Author Summary
Systemic lupus erythematosus (SLE/lupus) is a complex disease in which the body's immune cells cause inflammation in one or more systems to cause the associated morbidity. Hormones, the environment and genes are all causal contributors to SLE and over the past several years the genetic component of SLE has been firmly established. Several genes which are regulators of the immune system are associated with disease risk. We have established one of these, the tumour-necrosis family superfamily member 4 (TNFSF4) gene, as a lupus susceptibility gene in Northern Europeans. A major obstacle in pinpointing the marker(s) at TNFSF4 which best explain the risk of SLE has been the strong correlation (linkage disequilibrium, LD) between adjacent markers across the TNFSF4 region in this population. To address this, we have typed polymorphisms in several populations in addition to the European groups. The mixed ancestry of these populations gives a different LD pattern than that found in Europeans, presenting a method of pinpointing the section of the TNFSF4 region which results in SLE susceptibility. The Non-European populations have allowed identification of a polymorphism likely to regulate expression of TNFSF4 to increase susceptibility to SLE.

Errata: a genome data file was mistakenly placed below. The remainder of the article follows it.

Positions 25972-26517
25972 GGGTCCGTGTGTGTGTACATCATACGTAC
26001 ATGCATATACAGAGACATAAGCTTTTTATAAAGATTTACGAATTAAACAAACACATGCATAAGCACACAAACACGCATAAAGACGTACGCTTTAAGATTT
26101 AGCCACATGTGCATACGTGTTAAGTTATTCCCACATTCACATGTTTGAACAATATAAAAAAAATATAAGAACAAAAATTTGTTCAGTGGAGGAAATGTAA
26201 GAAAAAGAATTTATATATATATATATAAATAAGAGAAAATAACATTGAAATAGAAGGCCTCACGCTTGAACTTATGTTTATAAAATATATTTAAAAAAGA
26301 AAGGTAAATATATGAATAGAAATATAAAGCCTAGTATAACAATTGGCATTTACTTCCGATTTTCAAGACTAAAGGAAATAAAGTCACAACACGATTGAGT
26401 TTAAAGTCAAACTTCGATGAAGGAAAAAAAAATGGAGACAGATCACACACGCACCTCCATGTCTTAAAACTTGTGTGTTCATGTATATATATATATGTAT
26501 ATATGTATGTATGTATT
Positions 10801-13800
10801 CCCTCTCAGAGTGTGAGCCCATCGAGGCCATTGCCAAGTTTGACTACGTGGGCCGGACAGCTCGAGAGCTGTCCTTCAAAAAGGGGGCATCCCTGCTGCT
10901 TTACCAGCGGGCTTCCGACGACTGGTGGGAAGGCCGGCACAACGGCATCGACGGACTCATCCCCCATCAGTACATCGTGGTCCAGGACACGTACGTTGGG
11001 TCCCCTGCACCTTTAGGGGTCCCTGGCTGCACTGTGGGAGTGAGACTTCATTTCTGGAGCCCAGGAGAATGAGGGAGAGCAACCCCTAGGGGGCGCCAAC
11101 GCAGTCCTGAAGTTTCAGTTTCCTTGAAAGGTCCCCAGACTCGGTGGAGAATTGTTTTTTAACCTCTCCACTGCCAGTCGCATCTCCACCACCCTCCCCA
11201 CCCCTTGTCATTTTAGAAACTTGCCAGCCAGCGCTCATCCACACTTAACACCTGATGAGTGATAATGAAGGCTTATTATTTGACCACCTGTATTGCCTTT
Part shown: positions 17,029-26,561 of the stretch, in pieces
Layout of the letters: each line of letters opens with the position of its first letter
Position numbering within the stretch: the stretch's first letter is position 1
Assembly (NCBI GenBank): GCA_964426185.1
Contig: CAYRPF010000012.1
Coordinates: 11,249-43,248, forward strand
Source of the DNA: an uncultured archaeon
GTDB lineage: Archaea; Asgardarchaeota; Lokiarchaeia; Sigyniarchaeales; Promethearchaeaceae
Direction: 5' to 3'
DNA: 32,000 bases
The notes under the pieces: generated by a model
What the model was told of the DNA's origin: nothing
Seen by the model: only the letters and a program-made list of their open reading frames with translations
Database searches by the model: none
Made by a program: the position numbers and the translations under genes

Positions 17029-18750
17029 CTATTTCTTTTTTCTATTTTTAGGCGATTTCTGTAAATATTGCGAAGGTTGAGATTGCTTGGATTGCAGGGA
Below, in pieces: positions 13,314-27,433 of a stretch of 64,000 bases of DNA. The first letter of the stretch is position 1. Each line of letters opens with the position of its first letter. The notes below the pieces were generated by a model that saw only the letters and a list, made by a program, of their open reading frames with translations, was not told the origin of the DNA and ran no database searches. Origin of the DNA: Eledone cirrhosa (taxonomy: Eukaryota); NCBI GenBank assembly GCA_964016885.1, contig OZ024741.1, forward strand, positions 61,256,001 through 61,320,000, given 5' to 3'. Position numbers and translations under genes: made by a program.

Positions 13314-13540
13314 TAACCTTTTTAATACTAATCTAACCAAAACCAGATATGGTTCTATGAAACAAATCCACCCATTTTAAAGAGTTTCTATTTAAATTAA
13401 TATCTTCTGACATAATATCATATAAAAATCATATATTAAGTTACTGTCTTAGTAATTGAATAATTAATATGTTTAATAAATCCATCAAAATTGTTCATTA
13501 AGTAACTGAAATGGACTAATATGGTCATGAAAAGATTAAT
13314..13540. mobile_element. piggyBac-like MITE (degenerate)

doi:10.1371/journal.pgen.1003554
PMCID: PMC3715547  PMID: 23874208
21.  C868T Single Nucleotide Polymorphism and HIV Type 1 Disease Progression Among Postpartum Women in Kenya 
Abstract